While the law does mandate overtime pay for hours more than 40 per week and 8 per day, it does not mandate that employers pay overtime for weekend hours or holiday hours. That decision is left to the discretion of the employer. Extra pay for working weekends or nights is left to the employer-employee agreement.
Very Important: The overtime requirements cannot be waived by agreement between employee and employer. Workers covered who work overtime hours are entitled to compensation. Employees have a right to compensation under the Act regardless of employer policies which require authorization in advance or restricting overtime hours. A contract can forbid overtime, however it cannot include any stipulations in violation of law.
The FLSA does allow for some laborer categories to be automatically eligible for overtime pay, regardless of their earnings. The workers included are:
- Manual laborers, or so called Blue Collar workers, who perform repetitive work utilizing their physical energy, skills and hands
- First responders such as firefighters, paramedics, and police
- Licensed practical nurses
If you have additional questions about your rights to overtime compensation your lawyer will be able to help determine what you may be entitled.
Recently reported statistics from the Department of Labor show in 2008 there was a total of $140.2 million paid out to over 197,000 employees as the result of employer FLSA violations (DOL). Some of the hour and wage violations reported include:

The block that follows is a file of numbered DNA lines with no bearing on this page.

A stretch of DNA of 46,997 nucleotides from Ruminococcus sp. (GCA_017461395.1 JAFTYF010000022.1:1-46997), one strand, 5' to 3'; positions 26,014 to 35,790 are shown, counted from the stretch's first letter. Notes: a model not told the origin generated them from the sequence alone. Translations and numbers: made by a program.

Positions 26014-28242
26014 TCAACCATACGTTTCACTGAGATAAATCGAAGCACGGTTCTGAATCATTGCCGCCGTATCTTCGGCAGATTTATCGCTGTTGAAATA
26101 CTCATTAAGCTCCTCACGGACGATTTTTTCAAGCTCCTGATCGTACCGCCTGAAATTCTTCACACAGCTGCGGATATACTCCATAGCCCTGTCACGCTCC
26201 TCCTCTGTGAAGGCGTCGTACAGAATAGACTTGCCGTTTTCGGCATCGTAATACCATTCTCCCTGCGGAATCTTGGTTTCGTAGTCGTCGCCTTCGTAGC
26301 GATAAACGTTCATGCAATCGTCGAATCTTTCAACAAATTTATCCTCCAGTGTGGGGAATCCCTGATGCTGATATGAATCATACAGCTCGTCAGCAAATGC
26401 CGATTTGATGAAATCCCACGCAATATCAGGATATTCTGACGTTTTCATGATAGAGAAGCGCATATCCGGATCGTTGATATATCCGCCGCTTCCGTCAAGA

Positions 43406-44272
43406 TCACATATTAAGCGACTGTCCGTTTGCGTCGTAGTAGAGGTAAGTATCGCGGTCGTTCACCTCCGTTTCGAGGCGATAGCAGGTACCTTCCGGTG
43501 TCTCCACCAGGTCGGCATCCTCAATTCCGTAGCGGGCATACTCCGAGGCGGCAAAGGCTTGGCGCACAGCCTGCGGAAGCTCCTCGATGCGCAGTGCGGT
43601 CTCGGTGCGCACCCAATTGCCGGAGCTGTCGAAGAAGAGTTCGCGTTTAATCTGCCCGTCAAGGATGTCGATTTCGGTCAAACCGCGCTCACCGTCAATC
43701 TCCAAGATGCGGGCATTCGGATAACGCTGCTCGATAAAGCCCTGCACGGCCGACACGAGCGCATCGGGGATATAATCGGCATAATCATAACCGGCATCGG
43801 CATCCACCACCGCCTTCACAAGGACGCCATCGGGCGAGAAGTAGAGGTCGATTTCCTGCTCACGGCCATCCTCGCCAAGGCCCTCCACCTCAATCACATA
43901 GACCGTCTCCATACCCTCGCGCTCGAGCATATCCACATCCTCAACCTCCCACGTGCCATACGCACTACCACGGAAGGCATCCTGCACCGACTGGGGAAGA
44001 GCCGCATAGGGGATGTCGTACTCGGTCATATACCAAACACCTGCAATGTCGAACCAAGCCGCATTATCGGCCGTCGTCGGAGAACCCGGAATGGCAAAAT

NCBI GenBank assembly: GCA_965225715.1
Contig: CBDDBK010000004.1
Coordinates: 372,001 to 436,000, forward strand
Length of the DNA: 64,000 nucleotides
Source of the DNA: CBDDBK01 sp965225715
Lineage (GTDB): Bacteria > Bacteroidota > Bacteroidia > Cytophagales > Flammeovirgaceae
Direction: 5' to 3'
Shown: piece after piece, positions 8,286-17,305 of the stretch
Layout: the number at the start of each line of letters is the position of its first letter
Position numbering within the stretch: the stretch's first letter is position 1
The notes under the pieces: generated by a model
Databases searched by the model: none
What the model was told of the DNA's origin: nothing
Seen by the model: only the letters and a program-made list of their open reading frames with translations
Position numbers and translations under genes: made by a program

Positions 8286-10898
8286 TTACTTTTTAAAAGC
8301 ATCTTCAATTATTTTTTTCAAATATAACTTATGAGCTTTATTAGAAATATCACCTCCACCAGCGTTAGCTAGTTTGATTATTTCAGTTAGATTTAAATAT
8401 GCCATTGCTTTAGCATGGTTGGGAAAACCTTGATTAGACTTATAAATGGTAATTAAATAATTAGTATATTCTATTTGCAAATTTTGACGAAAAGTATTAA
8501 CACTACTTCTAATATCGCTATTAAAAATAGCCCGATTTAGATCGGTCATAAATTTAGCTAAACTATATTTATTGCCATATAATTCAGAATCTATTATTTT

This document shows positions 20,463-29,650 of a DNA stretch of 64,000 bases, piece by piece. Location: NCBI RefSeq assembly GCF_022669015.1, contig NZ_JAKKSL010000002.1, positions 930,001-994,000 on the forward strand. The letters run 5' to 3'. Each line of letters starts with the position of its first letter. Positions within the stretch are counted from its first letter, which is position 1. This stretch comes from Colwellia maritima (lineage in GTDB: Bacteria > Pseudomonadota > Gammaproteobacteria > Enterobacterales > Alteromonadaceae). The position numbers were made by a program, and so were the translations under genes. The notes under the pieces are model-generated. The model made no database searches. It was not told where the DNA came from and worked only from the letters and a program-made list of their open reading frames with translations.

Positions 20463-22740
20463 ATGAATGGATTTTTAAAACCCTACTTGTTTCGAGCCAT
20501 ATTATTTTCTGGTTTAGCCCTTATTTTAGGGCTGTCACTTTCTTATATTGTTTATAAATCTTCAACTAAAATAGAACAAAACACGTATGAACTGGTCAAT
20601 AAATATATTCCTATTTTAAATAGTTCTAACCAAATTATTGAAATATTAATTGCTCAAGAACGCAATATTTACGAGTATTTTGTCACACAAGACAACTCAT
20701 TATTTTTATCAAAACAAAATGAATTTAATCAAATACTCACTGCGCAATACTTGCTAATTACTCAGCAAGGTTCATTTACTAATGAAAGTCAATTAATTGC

- Requiring off-the-clock work
- Calculating hours as an average over two work weeks or other tricks
- Claiming employee ineligibility for overtime pay because authorization for extra hours wasn't given in advance
- Avoiding paying employees for meetings, training sessions, on call time, take home work, and breaks lasting between 5 and 20 minutes
- Misclassification of employees as exempt from overtime
- Paying "comp" time instead of overtime
Employer wage theft is a massive problem across the United States accounting for millions of dollars in entitled earnings annually.
In some cases, employers are simply ignorant of required compensation obligations to those in their employ. Others are taking willful action to avoid paying employees what they are owed. When they illegally avoid paying what people are entitled for their work it constitutes wage theft - they are knowingly or unknowingly stealing from their workers.
When a worker punches out after a full day of work, puts in the long hours required at their work - they have a reasonable expectation to the paycheck.
Here are some resources (a running collection) of official and useful online information having to do with basic laws and statutes important in the workplace.
The following State court and legislative resources are intended to help with your labor law & workplace regulation research.
- Occupational Safety & Health Administration (OSHA)
- Title VII of the Civil Rights Act of 1964 (Title VII)
- The Age Discrimination in Employment Act of 1967 (ADEA)
- The Americans with Disabilities Act (ADA)
- Family Medical Leave Act (FMLA)
- The Equal Pay Act of 1963 (EPA)
Additional State regulations and local laws may also afford additional protections in the workplace.State Regulations: (Specific to your State of Residence)
Wage Resources by State: Alabama, Alaska, Arizona, Arkansas, California, Colorado, Connecticut, Delaware, District of Columbia, Florida, Georgia, Hawaii, Idaho Illinois, Indiana, Iowa, Kansas, Kentucky, Louisiana, Maine, Maryland, Massachusetts, Michigan,, Minnesota, Mississippi, Missouri, Montana, Nebraska Nevada, New Hampshire, New Jersey, New Mexico, New York, North Carolina, North Dakota, Ohio, Oklahoma, Oregon, Pennsylvania, Rhode Island, South Carolina, South Dakota Tennessee, Texas, Utah, Vermont, Virginia, Washington, West Virginia, Wisconsin, Wyoming
State laws are always subject to change.